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Charney, Michael W. (2022) 'Military Reform in Siam in the Imperial Age.' In: Motadel, David and Chehabi, Houchang, (eds.), Struggles for Sovereignty: Non-European Powers in the Age of Empire. Oxford: Oxford University Press. (Forthcoming)

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This chapter will examine how the approach of the royal court of Siam (modern Thailand) to developing a modern military contributed to its success in preventing the imposition of colonial rule. Some attention will be paid to the longer term evolution of standing armies, from embryonic royal bodyguard contingents of the early modern era, and how Siam’s success in developing a military would have seen parallels in Vietnam and Burma had they not fallen to European arms by the end of the century. Siam almost experienced a similar fate and admittedly geopolitical factors (being stuck between French Indochina and British India) weighed in to contribute to its survival, but the Thais proved a more formidable adversary than the French had expected in the 1890s. Much of the discussion will focus on late stage military reforms that allowed Siam to continue beyond what it and its neighbours had achieved before the 1880s. These included the evolution of secular military institutions that drew closely upon what were identified as the best models in the West, heavy investments in officer training (including sending Thais abroad for officer training) and technical training among the lesser ranks, the emergence of limited upward mobility for peasant soldiers, minor nobility, and the emerging middle class, and the introduction of a national identity that increasingly depicted the military as a leading element of modernity in the kingdom. Ultimately, the military partnered with civil bureaucrats to end absolute kingship in 1932 in order to preserve its achievements in the aftermath of the world trade depression, and then took power directly from 1933, Siam seeing a series of military governments broken only by very brief episodes of Democratic rule. The chapter will argue that it was the emergence of a strong military that could take over direct management of national affairs that proved the decisive element in preserving Siamese (and later Thai) independence, paralleling the cases of Japan, China, and Turkey and providing a contrast to examples of failure where traditional courts undermined military autonomy, such as Abyssinia and Hawaii, and kept in place conditions that made them vulnerable to colonial conquest.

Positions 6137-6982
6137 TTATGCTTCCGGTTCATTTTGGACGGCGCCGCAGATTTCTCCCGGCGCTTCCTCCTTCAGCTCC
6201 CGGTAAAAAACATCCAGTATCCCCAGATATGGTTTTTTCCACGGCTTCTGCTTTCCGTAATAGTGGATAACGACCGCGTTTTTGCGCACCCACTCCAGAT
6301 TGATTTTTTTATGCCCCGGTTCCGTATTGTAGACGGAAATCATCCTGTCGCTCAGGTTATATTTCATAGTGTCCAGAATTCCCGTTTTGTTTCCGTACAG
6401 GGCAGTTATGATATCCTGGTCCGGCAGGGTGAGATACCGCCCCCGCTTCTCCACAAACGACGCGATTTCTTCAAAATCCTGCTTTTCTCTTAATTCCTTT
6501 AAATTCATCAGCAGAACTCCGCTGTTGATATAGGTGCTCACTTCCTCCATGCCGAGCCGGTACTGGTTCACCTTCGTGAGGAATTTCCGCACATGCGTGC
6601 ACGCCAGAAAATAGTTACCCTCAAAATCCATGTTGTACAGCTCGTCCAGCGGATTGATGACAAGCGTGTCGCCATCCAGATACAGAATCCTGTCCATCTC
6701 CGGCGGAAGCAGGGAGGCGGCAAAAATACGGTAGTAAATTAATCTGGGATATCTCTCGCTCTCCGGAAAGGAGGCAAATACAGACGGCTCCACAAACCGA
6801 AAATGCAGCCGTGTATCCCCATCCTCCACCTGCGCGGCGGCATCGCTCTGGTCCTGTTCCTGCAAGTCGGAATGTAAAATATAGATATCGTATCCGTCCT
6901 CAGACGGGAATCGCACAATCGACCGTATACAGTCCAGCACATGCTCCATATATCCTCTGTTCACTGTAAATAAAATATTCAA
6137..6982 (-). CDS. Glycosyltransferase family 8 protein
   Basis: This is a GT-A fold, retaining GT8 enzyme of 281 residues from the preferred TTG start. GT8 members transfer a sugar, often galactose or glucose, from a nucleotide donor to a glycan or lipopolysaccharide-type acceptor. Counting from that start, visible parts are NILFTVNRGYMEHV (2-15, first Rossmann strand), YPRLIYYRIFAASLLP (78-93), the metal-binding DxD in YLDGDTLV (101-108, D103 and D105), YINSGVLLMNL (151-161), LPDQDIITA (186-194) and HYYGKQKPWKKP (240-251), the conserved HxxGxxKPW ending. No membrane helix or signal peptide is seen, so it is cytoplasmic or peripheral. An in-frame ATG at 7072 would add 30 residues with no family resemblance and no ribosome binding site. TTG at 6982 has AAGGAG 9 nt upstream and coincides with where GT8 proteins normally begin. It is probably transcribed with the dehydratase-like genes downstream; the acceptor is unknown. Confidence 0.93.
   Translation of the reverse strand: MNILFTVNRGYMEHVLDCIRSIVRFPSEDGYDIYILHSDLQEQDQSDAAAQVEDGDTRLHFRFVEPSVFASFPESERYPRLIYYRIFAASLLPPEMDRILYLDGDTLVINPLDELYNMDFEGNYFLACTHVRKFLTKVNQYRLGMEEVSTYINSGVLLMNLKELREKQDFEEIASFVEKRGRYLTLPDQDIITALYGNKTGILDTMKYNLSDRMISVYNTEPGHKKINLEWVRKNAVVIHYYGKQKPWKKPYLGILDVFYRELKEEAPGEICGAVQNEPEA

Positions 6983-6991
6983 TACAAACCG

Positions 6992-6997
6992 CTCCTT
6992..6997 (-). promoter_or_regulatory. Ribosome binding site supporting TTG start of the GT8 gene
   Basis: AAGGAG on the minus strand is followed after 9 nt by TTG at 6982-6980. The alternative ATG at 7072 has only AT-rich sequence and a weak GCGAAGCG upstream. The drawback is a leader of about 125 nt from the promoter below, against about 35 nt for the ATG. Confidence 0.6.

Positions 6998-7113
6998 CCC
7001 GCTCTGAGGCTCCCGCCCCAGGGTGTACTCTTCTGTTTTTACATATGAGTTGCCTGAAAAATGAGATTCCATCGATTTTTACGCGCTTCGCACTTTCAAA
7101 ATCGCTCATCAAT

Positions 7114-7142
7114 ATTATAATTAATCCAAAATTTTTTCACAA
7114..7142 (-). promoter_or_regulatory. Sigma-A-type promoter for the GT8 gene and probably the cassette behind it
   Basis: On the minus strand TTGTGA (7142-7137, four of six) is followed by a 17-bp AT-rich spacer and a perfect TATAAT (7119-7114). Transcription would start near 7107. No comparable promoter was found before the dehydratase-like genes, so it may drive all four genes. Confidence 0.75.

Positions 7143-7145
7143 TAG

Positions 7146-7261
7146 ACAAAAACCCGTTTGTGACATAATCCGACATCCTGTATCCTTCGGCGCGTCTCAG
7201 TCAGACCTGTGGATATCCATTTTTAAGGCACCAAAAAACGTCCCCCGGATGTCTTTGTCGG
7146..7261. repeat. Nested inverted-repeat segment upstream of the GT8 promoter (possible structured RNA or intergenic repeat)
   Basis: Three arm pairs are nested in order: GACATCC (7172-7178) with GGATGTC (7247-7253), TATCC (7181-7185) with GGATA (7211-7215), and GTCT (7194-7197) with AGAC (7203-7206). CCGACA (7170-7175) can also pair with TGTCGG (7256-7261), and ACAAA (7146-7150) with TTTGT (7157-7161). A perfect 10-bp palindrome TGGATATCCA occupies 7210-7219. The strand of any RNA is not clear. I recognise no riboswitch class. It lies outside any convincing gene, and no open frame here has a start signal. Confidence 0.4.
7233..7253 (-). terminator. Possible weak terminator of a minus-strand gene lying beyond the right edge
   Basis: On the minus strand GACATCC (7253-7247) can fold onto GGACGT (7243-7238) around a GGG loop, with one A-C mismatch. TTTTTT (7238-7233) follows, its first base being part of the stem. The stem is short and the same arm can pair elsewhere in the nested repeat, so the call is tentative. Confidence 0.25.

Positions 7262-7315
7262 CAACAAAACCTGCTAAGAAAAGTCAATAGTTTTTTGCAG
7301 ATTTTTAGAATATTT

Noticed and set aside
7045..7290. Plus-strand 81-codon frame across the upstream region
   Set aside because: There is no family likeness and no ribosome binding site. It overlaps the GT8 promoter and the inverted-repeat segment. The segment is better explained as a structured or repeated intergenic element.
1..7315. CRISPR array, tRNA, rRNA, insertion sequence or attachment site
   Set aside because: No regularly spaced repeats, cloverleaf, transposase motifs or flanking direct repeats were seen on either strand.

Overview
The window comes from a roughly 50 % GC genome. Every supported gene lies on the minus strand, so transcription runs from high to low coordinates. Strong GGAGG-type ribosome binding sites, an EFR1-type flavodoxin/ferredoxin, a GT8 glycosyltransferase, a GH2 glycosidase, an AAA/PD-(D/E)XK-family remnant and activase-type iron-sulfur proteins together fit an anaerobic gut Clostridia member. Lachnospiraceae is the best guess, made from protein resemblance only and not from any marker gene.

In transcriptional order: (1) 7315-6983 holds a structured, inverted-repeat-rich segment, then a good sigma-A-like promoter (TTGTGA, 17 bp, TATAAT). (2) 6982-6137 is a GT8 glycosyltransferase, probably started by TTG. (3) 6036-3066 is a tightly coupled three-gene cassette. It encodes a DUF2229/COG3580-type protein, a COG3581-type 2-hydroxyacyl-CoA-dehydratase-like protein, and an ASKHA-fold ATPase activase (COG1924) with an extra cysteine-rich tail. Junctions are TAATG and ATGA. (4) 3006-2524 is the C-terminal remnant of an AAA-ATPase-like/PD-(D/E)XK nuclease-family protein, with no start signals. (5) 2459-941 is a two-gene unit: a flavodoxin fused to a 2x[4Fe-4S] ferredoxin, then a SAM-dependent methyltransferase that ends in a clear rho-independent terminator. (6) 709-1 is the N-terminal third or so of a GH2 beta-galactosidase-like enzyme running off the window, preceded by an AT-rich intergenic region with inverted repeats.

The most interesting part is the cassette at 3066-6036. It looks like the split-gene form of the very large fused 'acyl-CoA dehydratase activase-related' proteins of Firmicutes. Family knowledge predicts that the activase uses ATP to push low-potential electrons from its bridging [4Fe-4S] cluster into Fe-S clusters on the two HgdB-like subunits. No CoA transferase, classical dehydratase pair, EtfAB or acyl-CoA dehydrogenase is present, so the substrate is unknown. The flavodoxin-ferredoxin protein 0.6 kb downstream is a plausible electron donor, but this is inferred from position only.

Item Type: Book Chapters
Keywords: Siam, Military Reform, Empire, Burma, Chulalongkorn
SOAS Departments & Centres: Departments and Subunits > School of History, Religions & Philosophies > Department of History
Subjects: D History General and Old World > DS Asia
D History General and Old World
Date Deposited: 05 Nov 2021 18:49

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